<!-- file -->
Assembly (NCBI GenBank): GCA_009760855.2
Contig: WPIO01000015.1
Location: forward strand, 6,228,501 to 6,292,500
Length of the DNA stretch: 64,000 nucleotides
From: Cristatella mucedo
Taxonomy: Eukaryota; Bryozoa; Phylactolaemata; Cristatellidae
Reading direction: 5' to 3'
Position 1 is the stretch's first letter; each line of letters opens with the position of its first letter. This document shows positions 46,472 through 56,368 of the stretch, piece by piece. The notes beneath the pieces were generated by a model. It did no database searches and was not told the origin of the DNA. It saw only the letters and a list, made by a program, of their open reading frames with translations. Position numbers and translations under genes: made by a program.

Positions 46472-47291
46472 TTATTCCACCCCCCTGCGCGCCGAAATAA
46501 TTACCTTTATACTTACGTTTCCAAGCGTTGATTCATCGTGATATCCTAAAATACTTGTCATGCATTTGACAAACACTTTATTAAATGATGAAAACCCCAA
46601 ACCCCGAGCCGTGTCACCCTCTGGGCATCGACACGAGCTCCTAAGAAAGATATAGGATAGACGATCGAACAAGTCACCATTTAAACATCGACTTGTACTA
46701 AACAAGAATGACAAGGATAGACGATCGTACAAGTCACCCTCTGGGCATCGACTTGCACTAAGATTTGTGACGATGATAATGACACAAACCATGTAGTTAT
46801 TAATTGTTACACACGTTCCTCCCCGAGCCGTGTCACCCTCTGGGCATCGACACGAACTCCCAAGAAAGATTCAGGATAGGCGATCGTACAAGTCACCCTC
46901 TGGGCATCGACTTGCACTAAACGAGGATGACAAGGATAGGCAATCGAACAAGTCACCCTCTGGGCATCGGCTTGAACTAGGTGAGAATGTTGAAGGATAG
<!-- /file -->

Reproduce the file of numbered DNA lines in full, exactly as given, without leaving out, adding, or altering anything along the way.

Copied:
Assembly (NCBI GenBank): GCA_009760855.2
Contig: WPIO01000015.1
Location: forward strand, 6,228,501 to 6,292,500
Length of the DNA stretch: 64,000 nucleotides
From: Cristatella mucedo
Taxonomy: Eukaryota; Bryozoa; Phylactolaemata; Cristatellidae
Reading direction: 5' to 3'
Position 1 is the stretch's first letter; each line of letters opens with the position of its first letter. This document shows positions 46,472 through 56,368 of the stretch, piece by piece. The notes beneath the pieces were generated by a model. It did no database searches and was not told the origin of the DNA. It saw only the letters and a list, made by a program, of their open reading frames with translations. Position numbers and translations under genes: made by a program.

Positions 46472-47291
46472 TTATTCCACCCCCCTGCGCGCCGAAATAA
46501 TTACCTTTATACTTACGTTTCCAAGCGTTGATTCATCGTGATATCCTAAAATACTTGTCATGCATTTGACAAACACTTTATTAAATGATGAAAACCCCAA
46601 ACCCCGAGCCGTGTCACCCTCTGGGCATCGACACGAGCTCCTAAGAAAGATATAGGATAGACGATCGAACAAGTCACCATTTAAACATCGACTTGTACTA
46701 AACAAGAATGACAAGGATAGACGATCGTACAAGTCACCCTCTGGGCATCGACTTGCACTAAGATTTGTGACGATGATAATGACACAAACCATGTAGTTAT
46801 TAATTGTTACACACGTTCCTCCCCGAGCCGTGTCACCCTCTGGGCATCGACACGAACTCCCAAGAAAGATTCAGGATAGGCGATCGTACAAGTCACCCTC
46901 TGGGCATCGACTTGCACTAAACGAGGATGACAAGGATAGGCAATCGAACAAGTCACCCTCTGGGCATCGGCTTGAACTAGGTGAGAATGTTGAAGGATAG